VII. The Carboniferous Limestones of Scotland, with their Coals

R. W. Dron
1902 Transactions of the Geological Society of Glasgow  
THE productive Coal-measures of Scotland are practically confined to a belt about thirty miles wide, stretching across the Central Lowlands from the Firth of Clyde in a north-easterly direction to the Firth of Forth. On the north-western boundary of this belt they are occasionally found lying more or less conformably on older strata, but are generally cut off by a series of upthrow faults, which run nearly parallel with the Lennox and Ochil Hills. These hills are largely made up of great sheets
more » ... up of great sheets of andesite of Calciferous Sandstone age, interspersed, especially in the western district, with numerous volcanic necks of the same age-necks which now form prominent features of the landscape, such as Dumbarton Rock, Dumbuck, Dumgoyn, and Dungoil. The south-western boundary is formed by a remarkable line of faulting which has thrown up the Silurian rocks of Kirkcudbright shire, and those of the Leadhills and of the Moorfoot and Lammermuir ranges. At many points this fault exhibits a vertical displacement of at least 10,000 to 12,000 feet. Although the coal-fields within those boundaries are now cut up by denuda tion into a number of separate basins, there can be little doubt that in Carboniferous times they formed one continuous series, probably extending for some distance northward, and overlapping the Old Red Sandstone of the marginal Highlands. The Carboniferous series as developed in this belt is sub-divided as follows:-1. Coal-measures:-Upper Red Sandstones. Upper series of Coal-seams. Lower series of Coal-seams. 2. Millstone Grit or "Moorstone" rook. 3. Carboniferous Limestones :-Upper series of Limestones. Coal-measures. Lower series of Limestones.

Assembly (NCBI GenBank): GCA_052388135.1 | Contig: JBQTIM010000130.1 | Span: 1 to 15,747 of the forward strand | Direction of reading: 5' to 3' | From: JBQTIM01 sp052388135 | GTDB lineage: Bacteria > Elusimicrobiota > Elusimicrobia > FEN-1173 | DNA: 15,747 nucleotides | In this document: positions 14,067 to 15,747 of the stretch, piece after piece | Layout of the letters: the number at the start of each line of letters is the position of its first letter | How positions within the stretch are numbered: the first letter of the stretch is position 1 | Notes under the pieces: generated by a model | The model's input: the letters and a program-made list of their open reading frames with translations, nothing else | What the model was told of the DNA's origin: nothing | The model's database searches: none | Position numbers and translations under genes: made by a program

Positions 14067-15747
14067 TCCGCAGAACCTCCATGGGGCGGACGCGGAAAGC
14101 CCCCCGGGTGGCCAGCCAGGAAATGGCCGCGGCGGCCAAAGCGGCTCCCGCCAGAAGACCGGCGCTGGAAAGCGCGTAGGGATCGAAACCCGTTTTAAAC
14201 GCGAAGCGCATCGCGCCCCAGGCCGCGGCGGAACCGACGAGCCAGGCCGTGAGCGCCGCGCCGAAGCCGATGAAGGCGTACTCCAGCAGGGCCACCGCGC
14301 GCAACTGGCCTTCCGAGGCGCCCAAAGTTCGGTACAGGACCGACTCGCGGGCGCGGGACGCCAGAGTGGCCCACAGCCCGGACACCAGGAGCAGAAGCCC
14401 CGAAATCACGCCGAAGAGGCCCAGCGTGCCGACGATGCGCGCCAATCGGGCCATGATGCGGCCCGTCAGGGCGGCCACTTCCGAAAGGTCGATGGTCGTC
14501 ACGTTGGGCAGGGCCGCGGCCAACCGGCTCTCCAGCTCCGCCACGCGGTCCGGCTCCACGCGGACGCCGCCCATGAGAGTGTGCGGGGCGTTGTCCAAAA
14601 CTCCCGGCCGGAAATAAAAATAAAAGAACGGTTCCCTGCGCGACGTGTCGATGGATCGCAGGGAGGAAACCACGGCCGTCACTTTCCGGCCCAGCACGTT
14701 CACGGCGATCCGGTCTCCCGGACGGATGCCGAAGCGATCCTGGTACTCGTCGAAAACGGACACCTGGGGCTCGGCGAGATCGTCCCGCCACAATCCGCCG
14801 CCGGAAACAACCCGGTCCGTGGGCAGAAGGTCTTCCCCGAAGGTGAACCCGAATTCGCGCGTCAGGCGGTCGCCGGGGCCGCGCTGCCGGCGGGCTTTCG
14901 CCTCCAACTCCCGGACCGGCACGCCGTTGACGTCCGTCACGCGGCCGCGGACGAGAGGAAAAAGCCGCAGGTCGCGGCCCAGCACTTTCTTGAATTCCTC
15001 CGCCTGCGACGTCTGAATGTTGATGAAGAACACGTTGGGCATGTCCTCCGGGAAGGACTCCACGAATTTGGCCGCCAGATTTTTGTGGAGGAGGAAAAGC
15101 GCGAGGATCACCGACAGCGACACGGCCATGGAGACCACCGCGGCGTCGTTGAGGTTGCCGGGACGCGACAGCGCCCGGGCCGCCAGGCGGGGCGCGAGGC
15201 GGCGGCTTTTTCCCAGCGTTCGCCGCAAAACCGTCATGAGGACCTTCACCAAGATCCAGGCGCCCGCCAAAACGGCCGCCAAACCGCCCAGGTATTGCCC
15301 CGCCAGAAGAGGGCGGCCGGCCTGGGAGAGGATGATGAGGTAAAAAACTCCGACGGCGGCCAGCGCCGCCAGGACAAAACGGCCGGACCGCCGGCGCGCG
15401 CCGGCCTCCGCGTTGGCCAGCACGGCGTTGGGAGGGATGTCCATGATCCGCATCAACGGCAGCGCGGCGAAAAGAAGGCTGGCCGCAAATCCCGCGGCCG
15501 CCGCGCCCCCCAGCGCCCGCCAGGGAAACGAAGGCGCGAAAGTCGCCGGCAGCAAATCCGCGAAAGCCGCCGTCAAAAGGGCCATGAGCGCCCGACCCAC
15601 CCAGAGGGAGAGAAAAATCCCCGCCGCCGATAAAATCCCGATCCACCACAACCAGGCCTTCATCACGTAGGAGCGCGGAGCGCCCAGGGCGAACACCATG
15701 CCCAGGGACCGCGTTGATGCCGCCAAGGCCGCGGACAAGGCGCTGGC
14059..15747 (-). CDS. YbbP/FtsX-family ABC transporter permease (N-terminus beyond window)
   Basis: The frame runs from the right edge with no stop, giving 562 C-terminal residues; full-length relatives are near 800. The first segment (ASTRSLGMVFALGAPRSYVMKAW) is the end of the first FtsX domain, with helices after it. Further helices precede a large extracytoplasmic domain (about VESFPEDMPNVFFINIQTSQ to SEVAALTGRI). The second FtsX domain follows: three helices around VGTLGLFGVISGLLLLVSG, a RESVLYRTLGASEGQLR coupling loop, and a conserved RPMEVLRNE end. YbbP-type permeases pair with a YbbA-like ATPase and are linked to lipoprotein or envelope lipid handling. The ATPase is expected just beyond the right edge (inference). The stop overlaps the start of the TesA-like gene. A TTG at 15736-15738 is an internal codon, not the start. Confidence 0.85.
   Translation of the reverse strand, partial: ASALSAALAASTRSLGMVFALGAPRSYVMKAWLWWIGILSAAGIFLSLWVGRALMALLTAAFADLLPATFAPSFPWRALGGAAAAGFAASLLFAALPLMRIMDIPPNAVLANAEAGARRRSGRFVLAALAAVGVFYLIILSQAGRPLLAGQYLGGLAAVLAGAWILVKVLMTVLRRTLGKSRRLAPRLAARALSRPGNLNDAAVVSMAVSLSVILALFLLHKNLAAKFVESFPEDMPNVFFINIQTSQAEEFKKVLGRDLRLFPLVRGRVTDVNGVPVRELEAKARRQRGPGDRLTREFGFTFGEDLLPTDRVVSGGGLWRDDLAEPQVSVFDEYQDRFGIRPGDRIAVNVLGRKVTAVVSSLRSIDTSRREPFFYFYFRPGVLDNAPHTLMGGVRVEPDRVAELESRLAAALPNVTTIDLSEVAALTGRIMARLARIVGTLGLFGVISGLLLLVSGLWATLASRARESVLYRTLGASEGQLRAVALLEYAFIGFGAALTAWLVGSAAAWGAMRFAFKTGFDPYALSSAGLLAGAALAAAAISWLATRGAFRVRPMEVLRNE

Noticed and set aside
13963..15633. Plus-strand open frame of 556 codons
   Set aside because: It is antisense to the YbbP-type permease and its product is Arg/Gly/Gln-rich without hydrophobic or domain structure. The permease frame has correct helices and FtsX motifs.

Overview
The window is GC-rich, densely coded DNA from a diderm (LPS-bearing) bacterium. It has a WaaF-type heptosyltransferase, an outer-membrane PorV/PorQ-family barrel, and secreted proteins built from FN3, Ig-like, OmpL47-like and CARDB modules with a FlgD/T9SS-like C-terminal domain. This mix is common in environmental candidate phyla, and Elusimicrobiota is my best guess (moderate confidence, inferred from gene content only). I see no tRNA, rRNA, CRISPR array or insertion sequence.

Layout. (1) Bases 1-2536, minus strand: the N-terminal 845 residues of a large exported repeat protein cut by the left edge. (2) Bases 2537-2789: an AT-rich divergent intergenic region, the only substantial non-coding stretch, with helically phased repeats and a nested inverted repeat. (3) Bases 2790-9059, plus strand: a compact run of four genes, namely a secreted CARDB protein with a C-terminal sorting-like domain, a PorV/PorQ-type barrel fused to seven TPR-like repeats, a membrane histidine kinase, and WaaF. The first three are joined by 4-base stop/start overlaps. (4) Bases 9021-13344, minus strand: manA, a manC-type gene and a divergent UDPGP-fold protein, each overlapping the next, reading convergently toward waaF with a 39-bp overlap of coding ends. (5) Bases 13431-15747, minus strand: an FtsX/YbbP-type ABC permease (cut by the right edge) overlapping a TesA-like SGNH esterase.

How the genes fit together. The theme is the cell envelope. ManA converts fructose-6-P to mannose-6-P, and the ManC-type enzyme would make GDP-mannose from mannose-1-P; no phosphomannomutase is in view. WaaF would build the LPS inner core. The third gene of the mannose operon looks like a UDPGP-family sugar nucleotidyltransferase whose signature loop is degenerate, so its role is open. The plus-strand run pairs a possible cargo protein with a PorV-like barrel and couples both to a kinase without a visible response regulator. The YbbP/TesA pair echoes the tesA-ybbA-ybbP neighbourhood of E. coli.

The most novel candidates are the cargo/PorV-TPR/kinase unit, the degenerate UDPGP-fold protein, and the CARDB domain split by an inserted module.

doi:10.1144/transglas.12.1.66 fatcat:7zytotceofaederiusw2htx4ym